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Living (2022)

This is a lovely film highlighted by a profound and moving performance by veteran actor Bill Nighy.

Set in London of the early 1950s, it tells the tale of a staid,
near taciturn mid-level bureaucrat chief (Mr. Williams) working in London city government where he and the lower level workers in his unit perform their workaday duties. Each morning they all routinely travel to work on the train, faithfully ply their seemingly meaningless function of essentially passing the buck, then return again home on the train.

One day a trio of ladies approach
es Williams’ unit insisting that a small public children’s playground be built on a track of city land that is in a state of neglect and disrepair. The ladies are subsequently shuffled from bureau to bureau, with each unit insisting it is not their purview, and in turn referring them on until they are eventually referred full circle back to Williams’ group. Williams then accepts their request, but simply files it in a high stack of things to consider, which is rather a development graveyard.

Mr. Williams in time learns through his physician that he has a terminal abdominal cancer. He accepts the diagnosis with a sedate composure. He then
intuits several paths on which to live out his remaining months. His final decision is the heart of the film. Along the way he accidentally comes into contact with a previous young female employee who is energetic and life-loving. His envy of her philosophy and their relationship causes Williams to come to certain insights which inspire him to pursue a civic project. We’ll not disclose the outcome of the film for those who haven’t seen it.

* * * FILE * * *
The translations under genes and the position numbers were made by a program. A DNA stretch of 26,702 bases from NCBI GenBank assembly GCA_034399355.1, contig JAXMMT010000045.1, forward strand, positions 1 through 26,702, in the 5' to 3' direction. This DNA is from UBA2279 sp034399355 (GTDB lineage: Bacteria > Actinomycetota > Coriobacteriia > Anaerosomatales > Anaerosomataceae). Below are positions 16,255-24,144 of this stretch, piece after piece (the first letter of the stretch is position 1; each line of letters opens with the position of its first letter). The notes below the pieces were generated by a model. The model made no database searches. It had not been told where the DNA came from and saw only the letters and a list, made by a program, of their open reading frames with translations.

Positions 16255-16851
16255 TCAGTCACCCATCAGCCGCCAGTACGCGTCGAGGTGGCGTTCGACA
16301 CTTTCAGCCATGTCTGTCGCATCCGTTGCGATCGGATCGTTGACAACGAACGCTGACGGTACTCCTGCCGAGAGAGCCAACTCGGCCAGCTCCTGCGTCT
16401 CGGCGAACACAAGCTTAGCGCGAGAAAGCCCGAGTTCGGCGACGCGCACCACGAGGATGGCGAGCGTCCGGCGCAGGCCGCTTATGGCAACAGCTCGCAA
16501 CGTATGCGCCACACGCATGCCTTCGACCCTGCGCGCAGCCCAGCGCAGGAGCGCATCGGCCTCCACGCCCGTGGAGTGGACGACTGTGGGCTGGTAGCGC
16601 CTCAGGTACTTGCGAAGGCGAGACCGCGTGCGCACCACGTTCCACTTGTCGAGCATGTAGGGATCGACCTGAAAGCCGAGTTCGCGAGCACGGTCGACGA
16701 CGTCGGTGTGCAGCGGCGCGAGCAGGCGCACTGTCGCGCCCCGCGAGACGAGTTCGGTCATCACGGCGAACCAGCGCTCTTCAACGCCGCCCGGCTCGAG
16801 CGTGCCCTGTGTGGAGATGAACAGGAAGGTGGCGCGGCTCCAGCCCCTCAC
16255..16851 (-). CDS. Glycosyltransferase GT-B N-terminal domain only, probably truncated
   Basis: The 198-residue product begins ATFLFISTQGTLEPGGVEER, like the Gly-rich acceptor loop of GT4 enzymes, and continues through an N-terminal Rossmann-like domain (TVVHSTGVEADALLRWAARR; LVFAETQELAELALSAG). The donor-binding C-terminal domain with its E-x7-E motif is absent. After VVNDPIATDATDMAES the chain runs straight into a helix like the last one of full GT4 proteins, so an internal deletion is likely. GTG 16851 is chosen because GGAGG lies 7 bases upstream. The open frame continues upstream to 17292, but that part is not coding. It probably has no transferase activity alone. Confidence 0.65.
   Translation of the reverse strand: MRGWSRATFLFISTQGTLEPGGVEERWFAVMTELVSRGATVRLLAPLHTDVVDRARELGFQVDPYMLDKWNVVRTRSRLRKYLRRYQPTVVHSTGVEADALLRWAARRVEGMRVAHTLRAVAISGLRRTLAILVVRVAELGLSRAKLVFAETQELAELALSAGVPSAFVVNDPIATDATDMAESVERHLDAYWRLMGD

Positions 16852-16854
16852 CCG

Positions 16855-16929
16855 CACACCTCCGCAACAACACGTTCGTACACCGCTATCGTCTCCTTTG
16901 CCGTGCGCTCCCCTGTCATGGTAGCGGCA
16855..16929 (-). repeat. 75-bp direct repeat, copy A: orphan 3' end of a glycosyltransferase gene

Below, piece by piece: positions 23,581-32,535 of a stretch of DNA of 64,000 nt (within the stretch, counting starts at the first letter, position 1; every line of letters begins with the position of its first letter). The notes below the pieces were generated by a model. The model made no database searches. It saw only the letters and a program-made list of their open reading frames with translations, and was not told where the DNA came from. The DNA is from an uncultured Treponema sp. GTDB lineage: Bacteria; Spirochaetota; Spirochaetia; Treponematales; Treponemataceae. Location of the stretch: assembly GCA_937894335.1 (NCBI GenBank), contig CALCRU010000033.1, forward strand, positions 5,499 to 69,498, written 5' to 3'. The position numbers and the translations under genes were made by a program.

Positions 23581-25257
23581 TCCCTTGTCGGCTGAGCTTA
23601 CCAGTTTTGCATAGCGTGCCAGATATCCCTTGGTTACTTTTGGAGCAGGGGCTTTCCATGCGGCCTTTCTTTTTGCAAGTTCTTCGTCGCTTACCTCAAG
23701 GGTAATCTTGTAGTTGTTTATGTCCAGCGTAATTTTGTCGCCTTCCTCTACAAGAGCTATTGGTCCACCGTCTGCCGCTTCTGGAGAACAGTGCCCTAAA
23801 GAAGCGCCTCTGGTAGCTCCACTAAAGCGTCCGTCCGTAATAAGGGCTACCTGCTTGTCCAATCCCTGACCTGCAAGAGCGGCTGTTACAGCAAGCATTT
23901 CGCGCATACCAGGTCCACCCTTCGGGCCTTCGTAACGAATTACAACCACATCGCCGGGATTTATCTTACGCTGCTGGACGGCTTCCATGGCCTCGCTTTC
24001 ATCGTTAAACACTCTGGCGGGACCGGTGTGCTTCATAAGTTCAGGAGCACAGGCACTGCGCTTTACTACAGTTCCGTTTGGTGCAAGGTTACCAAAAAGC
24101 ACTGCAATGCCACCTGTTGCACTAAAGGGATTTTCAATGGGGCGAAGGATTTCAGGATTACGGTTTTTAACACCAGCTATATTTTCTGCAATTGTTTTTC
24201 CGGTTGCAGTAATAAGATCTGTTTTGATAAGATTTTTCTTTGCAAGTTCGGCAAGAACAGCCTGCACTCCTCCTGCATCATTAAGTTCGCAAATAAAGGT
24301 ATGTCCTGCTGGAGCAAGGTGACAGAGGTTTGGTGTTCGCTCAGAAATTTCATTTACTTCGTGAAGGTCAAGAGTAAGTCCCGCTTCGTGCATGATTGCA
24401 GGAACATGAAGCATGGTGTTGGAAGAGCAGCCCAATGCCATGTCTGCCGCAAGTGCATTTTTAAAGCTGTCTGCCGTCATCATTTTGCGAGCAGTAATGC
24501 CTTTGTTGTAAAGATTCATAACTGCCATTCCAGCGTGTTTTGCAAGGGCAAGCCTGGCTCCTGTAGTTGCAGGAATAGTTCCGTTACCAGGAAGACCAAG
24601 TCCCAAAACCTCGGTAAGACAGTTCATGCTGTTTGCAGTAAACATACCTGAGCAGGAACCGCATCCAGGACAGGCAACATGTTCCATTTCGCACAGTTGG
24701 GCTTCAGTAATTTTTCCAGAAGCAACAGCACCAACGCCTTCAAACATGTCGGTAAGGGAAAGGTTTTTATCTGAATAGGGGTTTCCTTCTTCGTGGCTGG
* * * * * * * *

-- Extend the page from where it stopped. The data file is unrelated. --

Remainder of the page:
It’s impossible to imagine a performance of more depth than Bill Nighy’s Mr. Williams. His facial expressions, quiet reserve, self effac
ement, and subtle movements draw us into the character who is fondly remembered long after the final credits roll. Aimee Lou Wood also provides a strong performance as Miss Harris, the young carefree former employee who ultimately serves as Williams’ inspiration.

The production design, period costuming and settings were flawless. Actual footage of 1950s London were seamlessly blended into the contemporary production. The music score by Emilie Levienaise-Farrouch, often consisting of solo piano, was subtle and effective. If there is any weakness in the picture, the reverence
dramatized towards the ending is perhaps a little melodramatic.

is not only one of the chief films of recent times, but is one of the best films so far of the 21st Century.

Doc’s rating: 9/10